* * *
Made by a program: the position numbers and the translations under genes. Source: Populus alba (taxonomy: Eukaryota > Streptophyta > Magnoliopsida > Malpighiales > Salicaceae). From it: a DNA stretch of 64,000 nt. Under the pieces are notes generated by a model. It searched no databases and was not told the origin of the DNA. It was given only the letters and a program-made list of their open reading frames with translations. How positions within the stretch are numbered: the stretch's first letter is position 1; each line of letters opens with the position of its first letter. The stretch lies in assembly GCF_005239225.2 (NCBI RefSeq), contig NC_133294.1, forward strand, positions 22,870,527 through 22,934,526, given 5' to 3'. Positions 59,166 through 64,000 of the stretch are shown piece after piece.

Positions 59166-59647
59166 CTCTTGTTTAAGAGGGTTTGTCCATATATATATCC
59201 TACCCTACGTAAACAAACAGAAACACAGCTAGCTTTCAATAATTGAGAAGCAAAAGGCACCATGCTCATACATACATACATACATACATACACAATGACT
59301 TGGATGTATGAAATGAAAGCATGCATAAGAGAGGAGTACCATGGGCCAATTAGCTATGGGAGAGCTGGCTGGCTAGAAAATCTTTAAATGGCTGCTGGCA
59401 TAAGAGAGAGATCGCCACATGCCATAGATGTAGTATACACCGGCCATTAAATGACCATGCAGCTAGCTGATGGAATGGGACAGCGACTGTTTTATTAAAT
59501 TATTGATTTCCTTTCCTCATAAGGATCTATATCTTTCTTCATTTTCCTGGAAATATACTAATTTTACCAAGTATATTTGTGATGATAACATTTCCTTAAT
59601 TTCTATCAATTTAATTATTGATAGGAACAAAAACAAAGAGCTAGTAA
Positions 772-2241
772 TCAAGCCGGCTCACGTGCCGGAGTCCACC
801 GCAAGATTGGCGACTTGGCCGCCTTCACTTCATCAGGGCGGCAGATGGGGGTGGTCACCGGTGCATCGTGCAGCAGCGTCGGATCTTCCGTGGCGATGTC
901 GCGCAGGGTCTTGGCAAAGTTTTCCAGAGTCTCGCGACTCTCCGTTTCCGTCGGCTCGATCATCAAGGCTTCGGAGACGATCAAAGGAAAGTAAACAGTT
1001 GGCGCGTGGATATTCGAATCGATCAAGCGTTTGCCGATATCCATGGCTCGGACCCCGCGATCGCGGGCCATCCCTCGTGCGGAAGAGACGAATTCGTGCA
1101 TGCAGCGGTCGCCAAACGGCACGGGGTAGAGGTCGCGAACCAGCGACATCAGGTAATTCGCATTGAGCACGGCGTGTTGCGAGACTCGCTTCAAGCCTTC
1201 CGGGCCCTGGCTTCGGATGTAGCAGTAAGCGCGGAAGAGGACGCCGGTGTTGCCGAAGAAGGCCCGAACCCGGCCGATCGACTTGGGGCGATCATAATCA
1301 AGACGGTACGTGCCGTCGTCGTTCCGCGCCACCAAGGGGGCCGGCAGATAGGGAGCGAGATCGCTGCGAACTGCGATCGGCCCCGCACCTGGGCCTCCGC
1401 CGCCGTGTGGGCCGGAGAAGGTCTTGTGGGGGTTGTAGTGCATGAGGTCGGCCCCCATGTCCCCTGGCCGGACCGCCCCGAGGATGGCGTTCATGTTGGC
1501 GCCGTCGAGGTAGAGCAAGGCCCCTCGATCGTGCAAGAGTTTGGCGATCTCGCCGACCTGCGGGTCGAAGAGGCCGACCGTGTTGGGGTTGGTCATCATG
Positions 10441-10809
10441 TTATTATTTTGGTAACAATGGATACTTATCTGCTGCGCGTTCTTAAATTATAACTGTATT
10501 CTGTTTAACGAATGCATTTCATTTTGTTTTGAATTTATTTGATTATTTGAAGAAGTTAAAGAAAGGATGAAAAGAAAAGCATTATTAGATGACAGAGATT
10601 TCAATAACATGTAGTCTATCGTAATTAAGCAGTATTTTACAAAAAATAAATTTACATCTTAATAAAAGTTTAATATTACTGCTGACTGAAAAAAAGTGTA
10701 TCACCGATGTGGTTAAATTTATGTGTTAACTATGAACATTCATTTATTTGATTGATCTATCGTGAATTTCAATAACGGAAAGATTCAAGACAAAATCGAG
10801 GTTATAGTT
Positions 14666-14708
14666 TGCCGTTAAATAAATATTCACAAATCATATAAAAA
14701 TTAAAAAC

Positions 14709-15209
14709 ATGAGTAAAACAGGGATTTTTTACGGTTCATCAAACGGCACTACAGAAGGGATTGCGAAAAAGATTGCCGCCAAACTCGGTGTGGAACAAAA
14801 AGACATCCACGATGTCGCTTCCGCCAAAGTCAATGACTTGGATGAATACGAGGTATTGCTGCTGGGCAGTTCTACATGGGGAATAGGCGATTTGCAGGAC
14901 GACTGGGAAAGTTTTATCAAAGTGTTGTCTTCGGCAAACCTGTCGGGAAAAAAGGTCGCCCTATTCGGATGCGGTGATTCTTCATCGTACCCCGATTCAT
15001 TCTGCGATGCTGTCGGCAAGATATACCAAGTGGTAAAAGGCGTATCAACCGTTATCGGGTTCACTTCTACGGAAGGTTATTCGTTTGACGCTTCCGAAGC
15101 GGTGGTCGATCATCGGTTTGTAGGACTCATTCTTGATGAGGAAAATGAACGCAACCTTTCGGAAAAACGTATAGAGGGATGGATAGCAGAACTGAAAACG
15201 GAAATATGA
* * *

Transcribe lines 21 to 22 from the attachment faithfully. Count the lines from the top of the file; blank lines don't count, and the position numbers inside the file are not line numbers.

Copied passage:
10501 CTGTTTAACGAATGCATTTCATTTTGTTTTGAATTTATTTGATTATTTGAAGAAGTTAAAGAAAGGATGAAAAGAAAAGCATTATTAGATGACAGAGATT
10601 TCAATAACATGTAGTCTATCGTAATTAAGCAGTATTTTACAAAAAATAAATTTACATCTTAATAAAAGTTTAATATTACTGCTGACTGAAAAAAAGTGTA